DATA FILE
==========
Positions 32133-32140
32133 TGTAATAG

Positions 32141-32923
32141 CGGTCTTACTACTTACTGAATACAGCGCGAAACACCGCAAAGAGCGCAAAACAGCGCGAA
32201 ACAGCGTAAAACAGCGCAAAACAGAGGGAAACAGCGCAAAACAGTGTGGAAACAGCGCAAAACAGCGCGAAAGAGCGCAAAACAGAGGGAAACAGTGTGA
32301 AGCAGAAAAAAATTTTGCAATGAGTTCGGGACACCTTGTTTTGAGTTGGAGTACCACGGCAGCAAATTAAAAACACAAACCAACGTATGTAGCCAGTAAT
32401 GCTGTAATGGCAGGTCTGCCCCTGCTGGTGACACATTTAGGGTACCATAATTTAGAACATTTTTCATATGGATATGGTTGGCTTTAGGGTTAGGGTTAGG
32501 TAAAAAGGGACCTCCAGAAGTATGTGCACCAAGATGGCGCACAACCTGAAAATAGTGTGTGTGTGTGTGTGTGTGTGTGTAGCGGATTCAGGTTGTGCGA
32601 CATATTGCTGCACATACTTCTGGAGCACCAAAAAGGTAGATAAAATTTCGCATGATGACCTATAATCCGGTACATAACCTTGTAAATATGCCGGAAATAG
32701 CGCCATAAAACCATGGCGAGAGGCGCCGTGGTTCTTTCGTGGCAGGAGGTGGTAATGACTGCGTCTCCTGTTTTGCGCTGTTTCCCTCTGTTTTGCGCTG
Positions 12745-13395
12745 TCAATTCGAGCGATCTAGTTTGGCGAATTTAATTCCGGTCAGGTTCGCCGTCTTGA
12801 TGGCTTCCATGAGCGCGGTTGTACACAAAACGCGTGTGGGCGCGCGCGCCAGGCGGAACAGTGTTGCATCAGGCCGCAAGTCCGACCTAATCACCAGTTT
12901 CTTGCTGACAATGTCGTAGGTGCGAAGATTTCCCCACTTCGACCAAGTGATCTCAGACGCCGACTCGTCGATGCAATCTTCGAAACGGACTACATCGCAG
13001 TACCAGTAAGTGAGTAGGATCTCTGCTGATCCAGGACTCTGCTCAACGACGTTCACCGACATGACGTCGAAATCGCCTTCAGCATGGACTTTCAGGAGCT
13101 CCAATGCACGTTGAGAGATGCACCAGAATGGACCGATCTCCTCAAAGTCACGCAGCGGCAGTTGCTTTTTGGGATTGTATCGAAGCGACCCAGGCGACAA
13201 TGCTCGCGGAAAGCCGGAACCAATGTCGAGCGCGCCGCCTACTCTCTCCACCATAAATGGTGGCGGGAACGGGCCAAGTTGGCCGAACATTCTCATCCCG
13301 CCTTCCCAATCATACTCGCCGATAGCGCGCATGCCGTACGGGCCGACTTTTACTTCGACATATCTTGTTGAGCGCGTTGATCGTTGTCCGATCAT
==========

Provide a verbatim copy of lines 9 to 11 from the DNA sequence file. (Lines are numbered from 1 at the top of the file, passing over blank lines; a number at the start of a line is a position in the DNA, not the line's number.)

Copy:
32601 CATATTGCTGCACATACTTCTGGAGCACCAAAAAGGTAGATAAAATTTCGCATGATGACCTATAATCCGGTACATAACCTTGTAAATATGCCGGAAATAG
32701 CGCCATAAAACCATGGCGAGAGGCGCCGTGGTTCTTTCGTGGCAGGAGGTGGTAATGACTGCGTCTCCTGTTTTGCGCTGTTTCCCTCTGTTTTGCGCTG
Positions 12745-13395